KINGSTON — The Government is moving to expand the categories of professionals, who will be able to pursue employment in other Caribbean territories without the need for a work permit.
Labour and Social Security Minister, Hon. Pearnel Charles, said that drafting instructions have been issued to the Chief Parliamentary Counsel (CPC) for amendments to the Caribbean Community (CARICOM) Free Movement of Skilled Persons Act, to add teachers, nurses, artisans and Gov't to Expand Free Movement Categories under CSMEhousehold workers to the list of professionals, who qualify for skills certification, which allows them to move freely in other territories.
The legislation, which has been enacted in all Caribbean Single Market and Economy (CSME) states, currently applies to university graduates, media workers, artistes, musicians, sportspersons, managers, technical and supervisory staff attached to a company; and self-employed persons/service providers. Their spouses and immediate dependent family members are also exempt from work permit requirements.
Mr. Charles, who was addressing a Labour Relations and Industrial Disputes seminar hosted by the DunnCox law firm at the Knutsford Court Hotel, New Kingston, informed that the amendments will enable those professionals in possession of Caribbean Vocational Qualification (CVQ) certification to move freely within the 15-member CARICOM grouping.
Mr. Charles also announced that a single certification system is to be implemented shortly, which will replace the current process, which requires immigrating nationals to apply for a new certificate, when seeking employment overseas. Holders of certificates, he advised, will, instead, have their documents verified.
Meanwhile, the Labour Minister is expressing confidence that an amendment to the Foreign Nationals and Commonwealth Citizens (Employment) Act, to remove the requirement for exemption certificates to be issued to persons, who wish to transact short-term business-related activities within the island, will result in increased competitiveness and productivity, locally.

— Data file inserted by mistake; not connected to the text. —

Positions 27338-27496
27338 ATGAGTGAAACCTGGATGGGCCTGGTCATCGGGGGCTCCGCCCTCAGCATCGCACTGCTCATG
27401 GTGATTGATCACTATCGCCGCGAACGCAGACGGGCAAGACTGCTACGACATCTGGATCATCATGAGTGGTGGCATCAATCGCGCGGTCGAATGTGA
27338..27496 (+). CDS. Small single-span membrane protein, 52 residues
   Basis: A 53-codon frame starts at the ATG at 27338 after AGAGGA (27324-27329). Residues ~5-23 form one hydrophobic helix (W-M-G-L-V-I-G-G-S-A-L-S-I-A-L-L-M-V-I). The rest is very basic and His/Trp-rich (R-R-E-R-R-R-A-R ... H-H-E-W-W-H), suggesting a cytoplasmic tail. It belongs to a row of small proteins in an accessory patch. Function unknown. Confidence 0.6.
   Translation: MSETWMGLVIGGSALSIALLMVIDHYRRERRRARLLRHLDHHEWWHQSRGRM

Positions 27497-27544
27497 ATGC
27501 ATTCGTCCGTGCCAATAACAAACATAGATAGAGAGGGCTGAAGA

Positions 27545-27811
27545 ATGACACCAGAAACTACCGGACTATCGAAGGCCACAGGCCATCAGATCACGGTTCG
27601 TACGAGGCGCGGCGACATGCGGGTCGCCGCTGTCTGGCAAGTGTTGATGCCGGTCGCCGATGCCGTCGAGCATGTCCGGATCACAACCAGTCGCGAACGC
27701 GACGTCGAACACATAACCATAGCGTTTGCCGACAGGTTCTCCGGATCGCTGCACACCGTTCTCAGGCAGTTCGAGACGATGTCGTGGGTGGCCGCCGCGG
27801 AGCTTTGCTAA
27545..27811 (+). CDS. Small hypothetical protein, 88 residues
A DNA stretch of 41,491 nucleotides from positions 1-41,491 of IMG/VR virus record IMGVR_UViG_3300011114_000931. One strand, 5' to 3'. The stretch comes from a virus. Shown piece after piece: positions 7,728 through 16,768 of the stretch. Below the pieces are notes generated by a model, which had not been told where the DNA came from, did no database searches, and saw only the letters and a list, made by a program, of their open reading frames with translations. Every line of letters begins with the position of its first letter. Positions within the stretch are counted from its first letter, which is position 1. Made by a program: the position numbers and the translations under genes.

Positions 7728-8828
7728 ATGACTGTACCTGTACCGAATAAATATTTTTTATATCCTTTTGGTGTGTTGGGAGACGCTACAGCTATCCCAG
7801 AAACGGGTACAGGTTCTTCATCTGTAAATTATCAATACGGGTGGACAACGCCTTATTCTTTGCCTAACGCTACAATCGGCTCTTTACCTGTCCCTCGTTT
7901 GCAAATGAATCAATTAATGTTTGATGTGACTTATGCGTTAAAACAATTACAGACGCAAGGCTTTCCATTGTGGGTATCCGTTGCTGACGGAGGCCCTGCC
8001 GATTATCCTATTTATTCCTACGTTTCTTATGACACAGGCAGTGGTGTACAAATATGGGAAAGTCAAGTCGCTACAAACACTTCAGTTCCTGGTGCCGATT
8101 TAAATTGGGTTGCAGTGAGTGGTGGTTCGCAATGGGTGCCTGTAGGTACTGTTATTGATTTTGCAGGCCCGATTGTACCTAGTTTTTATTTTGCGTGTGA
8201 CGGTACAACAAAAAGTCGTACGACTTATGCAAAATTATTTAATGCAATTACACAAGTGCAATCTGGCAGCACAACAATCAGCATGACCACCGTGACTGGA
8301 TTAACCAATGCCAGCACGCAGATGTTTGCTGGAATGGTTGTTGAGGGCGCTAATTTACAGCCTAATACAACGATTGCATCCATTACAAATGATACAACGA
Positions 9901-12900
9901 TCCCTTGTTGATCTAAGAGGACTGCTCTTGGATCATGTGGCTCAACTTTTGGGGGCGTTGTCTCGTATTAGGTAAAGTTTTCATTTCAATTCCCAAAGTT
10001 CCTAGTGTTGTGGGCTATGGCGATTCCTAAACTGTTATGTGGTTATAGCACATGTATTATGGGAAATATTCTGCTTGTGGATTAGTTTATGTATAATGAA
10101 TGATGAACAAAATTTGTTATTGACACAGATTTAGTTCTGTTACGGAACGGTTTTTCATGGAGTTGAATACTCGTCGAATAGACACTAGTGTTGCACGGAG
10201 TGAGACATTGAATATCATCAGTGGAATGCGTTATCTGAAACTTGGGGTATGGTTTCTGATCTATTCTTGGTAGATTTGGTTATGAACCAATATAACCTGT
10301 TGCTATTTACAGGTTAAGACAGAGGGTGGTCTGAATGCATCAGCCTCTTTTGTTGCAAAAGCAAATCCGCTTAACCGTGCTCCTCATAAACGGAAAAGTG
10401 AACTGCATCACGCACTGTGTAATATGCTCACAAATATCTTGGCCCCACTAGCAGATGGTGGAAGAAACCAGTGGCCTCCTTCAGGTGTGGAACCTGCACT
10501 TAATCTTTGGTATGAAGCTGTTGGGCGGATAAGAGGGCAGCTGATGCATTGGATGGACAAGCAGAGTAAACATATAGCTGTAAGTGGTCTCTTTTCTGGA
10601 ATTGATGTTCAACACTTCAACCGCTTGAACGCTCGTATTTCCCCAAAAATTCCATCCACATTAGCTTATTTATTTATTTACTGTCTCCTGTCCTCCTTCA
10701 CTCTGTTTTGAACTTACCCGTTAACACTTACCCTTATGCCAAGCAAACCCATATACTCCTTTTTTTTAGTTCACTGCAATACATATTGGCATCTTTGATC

He explained that the amendment, which came into effect in May, exempts specific foreign nationals, who come into the island for visits not exceeding 30 days, or an aggregate of six months where they make more than one trip, from having to apply for the certificate.
These persons include: directors, inspectors and auditors of companies, associations or organizations, either operating in Jamaica or controlling any such entity locally, irrespective of whether or not the latter was incorporated in Jamaica; persons visiting Jamaica on behalf of a principal abroad in connection with the appointment of, or for the purpose of having business consultations with local agents or distributors; and persons visiting to inspect plants, machinery or equipment of any factory or other industrial works, or to give technical advice on the operation of any local undertaking, business or enterprise.
“The amendment will, no doubt, encourage the movement of workers with various skills sets and redound to the collective good, in terms of increased competitiveness and productivity. It must be pointed out, however, that this exemption to the special class of business travelers will not apply to the majority of migrant labourers, who will still have to apply for a work permit,” Mr. Charles said.
By Douglas Mcintosh, JIS Reporter